The Legendary Miss Lena Horne

Book review by
Kyle Jackson, Common Sense Media
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Solid intro to singer, movie star, civil rights activist.

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A lot or a little?

The parents' guide to what's in this book.

Educational Value

While some of the specific history discussed in the book might go over the head of younger readers, it could lead to discussing or looking up important cultural and political moments, including the murder of Medgar Evars, the Communist witch hunt undertaken by the federal government in the 1950s and '60s, and the March on Washington. Back matter includes a bibliography and suggestions for further listening to Horne's recordings and viewing of her films. 

Positive Messages

"Because Lena refused to darken rear doors, black stars now gleam on red carpets and reap box-office gold."

Positive Role Models & Representations

Lena Horne's social consciousness, her willingness to sacrifice for her beliefs, and her determination to play unique and empowered characters, as opposed to the servile roles typically reserved for black actors at the time, made her an inspirational figure to women and girls everywhere. 

Violence & Scariness
Language

What parents need to know

Parents need to know that The Legendary Miss Lena Horne is by award-winning author Carole Boston Weatherford, who has also profiled civil rights heroes Harriet Tubman, Gordon Parks, and Fannie Lou Hamer. It tells the life story of one of the underappreciated stars of stage and screen, singer and actress Lena Horne, who overcame political and racial persecution to become an enduring American icon. Her career eventually took a back seat to her participation in the civil rights movement of the 1960s, including an appearance at the famous March on Washington, though she continued to record, perform, and rack up accolades. 

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What's the story?

THE LEGENDARY MISS LENA HORNE traces Horne's fascinating life and career, which began on the road with her mother, an aspiring performer herself. Beginning with a job as a dancer at Harlem's famous Cotton Club, the fair-skinned and beautiful Horne was plucked off the chorus line and quickly became a Broadway sensation, a hit singer, and a bona fide movie star, earning the first studio contract offer from a film studio for a black actress. She refused to take the stereotypical and demeaning roles of "maids and mammies" typically reserved for women of color at the time. "They didn't make me into a maid, but they didn't make me into anything else either," Horne said. Being light-skinned caused her problems, too: "Lest Lena be mistaken on screen for white, Max Factor created makeup just to darken her skin. Then she lost roles to white actresses who wore her makeup to play light-skinned black women." Though racism and the fears of moviegoers in the South made it difficult to reach the career heights of her white peers, she built a solid body of work and appeared in such classic black films as Cabin in the Sky and Stormy Weather. She was blacklisted during the Cold War, faced a backlash for her ethnic ambiguity, experienced the harsh realities of Jim Crow laws and persistent violence against people of color, and eventually became an active member of the civil rights movement. "In this battle, Lena was not just a pretty face," Weatherford writes, "But a foot soldier."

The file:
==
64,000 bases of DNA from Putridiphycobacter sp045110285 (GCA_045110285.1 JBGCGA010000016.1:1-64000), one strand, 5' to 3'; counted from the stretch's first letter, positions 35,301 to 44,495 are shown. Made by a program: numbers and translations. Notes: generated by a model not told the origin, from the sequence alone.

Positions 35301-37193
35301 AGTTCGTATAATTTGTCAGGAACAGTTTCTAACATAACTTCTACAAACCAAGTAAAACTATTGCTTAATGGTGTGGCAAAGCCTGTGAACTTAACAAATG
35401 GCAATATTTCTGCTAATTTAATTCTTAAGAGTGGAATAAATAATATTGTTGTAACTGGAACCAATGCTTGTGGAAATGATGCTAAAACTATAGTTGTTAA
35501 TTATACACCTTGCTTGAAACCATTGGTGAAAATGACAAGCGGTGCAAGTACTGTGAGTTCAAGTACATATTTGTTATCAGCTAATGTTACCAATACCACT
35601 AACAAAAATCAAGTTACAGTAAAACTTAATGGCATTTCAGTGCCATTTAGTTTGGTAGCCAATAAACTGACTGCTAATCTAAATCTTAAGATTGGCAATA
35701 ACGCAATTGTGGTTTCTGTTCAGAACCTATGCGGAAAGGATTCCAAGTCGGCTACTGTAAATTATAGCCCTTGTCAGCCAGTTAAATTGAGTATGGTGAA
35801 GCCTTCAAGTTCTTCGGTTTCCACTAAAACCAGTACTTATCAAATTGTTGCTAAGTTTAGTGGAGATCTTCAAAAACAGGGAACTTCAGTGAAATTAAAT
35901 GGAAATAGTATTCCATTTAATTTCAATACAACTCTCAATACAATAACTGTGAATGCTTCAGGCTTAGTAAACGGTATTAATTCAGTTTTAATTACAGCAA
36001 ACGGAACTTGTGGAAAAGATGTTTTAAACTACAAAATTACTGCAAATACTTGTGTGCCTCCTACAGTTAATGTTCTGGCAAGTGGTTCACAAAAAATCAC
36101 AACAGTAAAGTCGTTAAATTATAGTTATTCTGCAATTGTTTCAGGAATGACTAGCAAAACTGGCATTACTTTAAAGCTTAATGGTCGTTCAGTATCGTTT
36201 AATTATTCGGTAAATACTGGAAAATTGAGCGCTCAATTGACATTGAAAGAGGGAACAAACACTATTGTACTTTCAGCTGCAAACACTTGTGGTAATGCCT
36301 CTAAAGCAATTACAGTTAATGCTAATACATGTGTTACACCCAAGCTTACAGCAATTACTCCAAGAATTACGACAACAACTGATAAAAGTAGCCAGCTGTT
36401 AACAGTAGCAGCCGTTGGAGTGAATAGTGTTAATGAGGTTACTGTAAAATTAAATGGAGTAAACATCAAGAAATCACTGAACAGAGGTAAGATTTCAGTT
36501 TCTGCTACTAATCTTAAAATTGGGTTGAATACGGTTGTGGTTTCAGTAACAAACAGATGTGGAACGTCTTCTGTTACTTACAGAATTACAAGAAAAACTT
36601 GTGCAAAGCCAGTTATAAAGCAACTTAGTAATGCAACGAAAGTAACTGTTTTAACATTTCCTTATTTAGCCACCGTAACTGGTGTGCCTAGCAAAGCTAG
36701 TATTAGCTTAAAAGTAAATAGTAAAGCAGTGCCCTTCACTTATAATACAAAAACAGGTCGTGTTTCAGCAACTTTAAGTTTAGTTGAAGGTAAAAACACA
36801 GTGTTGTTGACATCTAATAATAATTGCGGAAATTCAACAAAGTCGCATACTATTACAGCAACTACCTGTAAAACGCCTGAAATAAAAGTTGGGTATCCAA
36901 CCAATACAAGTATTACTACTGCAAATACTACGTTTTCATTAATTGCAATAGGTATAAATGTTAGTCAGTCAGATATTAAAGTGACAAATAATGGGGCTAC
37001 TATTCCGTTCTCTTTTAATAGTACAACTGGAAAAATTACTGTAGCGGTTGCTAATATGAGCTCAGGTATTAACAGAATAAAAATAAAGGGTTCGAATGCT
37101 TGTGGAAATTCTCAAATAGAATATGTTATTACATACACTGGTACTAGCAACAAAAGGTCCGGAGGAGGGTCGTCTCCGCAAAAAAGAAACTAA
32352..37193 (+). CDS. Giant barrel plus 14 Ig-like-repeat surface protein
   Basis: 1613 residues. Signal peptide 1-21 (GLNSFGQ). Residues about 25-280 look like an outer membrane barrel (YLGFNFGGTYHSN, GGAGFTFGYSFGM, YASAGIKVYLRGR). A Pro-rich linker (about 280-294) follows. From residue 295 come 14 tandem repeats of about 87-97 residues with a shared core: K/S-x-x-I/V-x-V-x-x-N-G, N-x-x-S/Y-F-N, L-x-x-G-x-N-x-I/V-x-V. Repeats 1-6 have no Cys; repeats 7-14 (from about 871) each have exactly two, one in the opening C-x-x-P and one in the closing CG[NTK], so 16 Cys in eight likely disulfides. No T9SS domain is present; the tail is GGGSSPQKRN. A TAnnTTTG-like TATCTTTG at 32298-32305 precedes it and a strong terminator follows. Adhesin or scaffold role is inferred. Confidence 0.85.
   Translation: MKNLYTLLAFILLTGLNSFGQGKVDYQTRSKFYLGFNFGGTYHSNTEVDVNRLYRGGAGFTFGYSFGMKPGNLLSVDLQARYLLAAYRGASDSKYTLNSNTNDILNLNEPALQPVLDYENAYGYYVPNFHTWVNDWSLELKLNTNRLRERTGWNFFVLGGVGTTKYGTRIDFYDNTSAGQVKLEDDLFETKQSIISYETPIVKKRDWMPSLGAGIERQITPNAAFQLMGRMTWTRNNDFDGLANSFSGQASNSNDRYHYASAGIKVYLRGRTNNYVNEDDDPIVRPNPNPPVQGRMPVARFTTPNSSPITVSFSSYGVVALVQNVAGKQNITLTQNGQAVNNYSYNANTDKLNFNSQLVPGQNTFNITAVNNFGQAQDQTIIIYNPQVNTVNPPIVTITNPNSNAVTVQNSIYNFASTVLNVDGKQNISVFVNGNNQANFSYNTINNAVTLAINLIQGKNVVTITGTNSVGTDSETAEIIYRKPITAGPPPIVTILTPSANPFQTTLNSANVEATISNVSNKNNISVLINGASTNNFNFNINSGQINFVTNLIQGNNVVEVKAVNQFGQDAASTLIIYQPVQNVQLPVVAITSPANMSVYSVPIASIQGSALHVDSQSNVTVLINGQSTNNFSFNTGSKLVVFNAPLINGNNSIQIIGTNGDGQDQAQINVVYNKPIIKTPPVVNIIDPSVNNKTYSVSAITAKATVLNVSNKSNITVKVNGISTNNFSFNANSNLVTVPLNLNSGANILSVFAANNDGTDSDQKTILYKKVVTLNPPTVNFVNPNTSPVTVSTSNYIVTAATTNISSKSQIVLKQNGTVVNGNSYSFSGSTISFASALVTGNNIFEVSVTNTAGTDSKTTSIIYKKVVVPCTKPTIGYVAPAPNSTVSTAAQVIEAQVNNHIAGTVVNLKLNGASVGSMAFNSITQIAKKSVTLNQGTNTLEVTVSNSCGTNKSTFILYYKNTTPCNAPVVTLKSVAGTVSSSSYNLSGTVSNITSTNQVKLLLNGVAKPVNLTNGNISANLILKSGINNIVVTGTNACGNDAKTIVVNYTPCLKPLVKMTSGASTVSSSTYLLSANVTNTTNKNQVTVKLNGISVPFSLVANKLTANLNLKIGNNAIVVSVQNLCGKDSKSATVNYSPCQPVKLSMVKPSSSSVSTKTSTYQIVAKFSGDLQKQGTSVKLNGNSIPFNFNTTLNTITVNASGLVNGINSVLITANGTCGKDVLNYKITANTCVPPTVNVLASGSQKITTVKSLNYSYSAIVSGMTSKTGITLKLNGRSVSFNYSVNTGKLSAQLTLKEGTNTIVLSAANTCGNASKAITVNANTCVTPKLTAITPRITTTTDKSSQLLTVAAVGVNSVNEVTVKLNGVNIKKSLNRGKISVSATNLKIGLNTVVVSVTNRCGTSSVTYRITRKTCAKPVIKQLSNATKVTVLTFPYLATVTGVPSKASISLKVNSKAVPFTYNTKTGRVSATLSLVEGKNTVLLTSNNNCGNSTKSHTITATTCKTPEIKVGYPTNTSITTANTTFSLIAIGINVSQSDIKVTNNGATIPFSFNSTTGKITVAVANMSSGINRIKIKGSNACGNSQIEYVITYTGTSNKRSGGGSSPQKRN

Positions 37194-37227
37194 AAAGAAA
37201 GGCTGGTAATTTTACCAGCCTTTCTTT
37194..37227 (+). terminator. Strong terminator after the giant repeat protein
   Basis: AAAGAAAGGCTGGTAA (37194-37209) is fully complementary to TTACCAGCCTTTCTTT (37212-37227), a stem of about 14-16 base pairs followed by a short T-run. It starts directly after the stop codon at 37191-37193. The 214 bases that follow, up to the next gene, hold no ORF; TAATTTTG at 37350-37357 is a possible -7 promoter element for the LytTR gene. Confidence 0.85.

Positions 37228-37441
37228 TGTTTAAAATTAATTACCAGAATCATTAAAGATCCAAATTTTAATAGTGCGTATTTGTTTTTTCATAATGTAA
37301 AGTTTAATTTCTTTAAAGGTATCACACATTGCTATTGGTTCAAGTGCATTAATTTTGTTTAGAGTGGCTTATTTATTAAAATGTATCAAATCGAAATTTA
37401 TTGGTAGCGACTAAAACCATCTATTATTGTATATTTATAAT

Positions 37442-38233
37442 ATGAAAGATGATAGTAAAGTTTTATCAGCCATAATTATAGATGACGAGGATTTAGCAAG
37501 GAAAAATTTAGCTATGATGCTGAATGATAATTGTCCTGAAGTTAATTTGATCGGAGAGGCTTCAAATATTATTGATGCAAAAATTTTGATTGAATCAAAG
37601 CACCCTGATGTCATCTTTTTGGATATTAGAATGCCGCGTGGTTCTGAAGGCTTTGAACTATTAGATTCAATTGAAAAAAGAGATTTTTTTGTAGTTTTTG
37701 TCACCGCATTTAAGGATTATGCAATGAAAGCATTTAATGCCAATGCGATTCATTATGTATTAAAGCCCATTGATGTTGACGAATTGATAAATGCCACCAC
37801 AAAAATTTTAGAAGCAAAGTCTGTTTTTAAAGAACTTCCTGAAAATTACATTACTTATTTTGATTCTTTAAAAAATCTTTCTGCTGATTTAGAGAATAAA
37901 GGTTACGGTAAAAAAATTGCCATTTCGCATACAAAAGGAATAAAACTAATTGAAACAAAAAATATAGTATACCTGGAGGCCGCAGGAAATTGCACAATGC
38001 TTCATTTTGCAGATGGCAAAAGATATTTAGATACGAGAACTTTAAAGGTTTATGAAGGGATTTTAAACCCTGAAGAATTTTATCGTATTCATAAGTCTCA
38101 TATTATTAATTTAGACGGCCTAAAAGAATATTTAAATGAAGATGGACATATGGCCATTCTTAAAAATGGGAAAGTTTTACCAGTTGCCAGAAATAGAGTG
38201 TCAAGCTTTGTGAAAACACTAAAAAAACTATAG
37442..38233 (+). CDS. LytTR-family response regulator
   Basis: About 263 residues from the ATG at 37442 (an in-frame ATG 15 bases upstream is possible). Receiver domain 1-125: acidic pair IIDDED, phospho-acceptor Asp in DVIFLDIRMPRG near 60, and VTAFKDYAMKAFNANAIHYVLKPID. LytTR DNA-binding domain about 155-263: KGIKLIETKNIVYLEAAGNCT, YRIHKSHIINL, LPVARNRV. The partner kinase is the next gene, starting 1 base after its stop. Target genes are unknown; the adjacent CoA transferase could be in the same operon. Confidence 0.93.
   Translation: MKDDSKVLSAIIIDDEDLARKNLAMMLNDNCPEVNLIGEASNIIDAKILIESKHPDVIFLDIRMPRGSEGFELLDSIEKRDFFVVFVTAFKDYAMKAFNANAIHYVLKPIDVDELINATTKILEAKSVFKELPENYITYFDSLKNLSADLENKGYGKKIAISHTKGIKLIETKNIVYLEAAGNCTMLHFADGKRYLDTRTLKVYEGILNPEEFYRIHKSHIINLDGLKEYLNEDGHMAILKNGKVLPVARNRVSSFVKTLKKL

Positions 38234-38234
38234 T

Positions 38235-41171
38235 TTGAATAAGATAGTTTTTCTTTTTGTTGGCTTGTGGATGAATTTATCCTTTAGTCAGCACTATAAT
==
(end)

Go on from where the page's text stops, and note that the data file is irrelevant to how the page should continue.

Is it any good?

This picture book bio is a solid introduction to an important pioneer of black American culture who has long been overlooked in the pantheon of Hollywood's brightest stars. However, it's a bit flat and flavorless. Elizabeth Zunon's stylized, understated oil paint and cut-paper–collage illustrations only occasionally reflect Horne's true radiance, and cramming so many major events and concepts into a picture book ultimately diminishes the narrative, though that may not bother young kids.

Lena Horne is certainly an admirable and inspiring figure for children. The Legendary Miss Lena Horne may be most useful as a way to expose kids to some of Horne's wonderful recordings and onscreen performances. Back matter includes a bibliography and suggestions for further listening to Horne's recordings and viewing of her films. 

Talk to your kids about ...

  • Families can talk about the great star's resistance described in The Legendary Miss Lena Horne. What do you think of Horn's decision to not accept roles as either a white woman or a black servant? Why was it important that she insisted on better representation of African-American characters? 

  • Why did Lena Horne choose to devote herself to the civil rights movement rather than focus on her successful career? 

  • Who are some stars that you admire for their work outside of show business?

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For kids who love trailblazing superstars of color

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